While increasingly moving workloads, applications, and software into distributed cloud environments offers some clear benefits, there is a certain amount of risk involved. Much like with virtual sprawl, cloud adoption without an effective management strategy yields a dense IT environment with limited visibility into business-critical assets. This is why it is essential that organizations look beyond technical and operational cloud benefits to align cloud adoption with business requirements.
The Digitization Gap
Many organizations do not realize the discrepancies that exist between the technology needs that cloud use satisfies, and the basic business requirements that it can jeopardize. On one side, the cloud meets technical needs with flexibility, agility, scalability, and more. On the other, practical business requirements demand visibility into what programs are being used and by who, what is the cloud budget, who is accountable for the budget, who is managing new services and retiring old ones, etc. This misalignment between how the cloud is used and how it must be managed is referred to as the digitization gap.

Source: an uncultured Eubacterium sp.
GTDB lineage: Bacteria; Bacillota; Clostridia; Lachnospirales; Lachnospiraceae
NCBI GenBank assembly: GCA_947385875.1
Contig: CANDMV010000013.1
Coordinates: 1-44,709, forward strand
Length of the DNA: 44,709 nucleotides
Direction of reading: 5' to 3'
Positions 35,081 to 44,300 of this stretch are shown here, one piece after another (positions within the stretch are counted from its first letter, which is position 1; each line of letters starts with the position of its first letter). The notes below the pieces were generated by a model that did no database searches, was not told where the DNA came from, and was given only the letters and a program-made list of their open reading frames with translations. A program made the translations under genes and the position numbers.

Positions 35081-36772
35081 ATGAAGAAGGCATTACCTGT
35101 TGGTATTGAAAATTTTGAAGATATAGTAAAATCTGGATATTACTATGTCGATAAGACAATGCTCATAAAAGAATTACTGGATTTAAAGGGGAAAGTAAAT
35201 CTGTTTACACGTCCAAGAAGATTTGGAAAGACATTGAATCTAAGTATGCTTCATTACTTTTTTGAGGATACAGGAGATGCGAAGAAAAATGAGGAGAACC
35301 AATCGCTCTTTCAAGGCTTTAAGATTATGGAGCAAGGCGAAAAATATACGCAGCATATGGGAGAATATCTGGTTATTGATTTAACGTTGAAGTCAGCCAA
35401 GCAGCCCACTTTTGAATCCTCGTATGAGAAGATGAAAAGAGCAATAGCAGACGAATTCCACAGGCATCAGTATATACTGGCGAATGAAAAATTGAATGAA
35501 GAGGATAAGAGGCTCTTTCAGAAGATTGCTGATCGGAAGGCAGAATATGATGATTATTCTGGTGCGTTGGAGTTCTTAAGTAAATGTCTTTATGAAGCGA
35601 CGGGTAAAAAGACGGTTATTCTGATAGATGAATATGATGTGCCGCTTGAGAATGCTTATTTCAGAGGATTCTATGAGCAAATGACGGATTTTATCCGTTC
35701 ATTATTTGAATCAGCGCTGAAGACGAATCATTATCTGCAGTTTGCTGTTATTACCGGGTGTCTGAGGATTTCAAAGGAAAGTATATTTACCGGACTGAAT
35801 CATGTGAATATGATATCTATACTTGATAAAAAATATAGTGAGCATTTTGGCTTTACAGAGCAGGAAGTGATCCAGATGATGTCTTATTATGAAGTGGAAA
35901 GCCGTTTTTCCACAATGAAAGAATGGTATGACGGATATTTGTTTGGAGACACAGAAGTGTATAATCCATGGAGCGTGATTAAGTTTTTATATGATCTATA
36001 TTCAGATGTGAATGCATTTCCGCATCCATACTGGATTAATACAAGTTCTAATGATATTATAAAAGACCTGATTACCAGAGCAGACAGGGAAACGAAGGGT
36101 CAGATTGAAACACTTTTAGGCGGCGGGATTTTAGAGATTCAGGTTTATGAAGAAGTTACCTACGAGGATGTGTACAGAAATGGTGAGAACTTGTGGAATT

There are several factors that contribute to the digitization gap, which largely result from lack of oversight in cloud subscription and consumption. Three of the core contributors are:
- Shadow IT & Line of Business Purchasing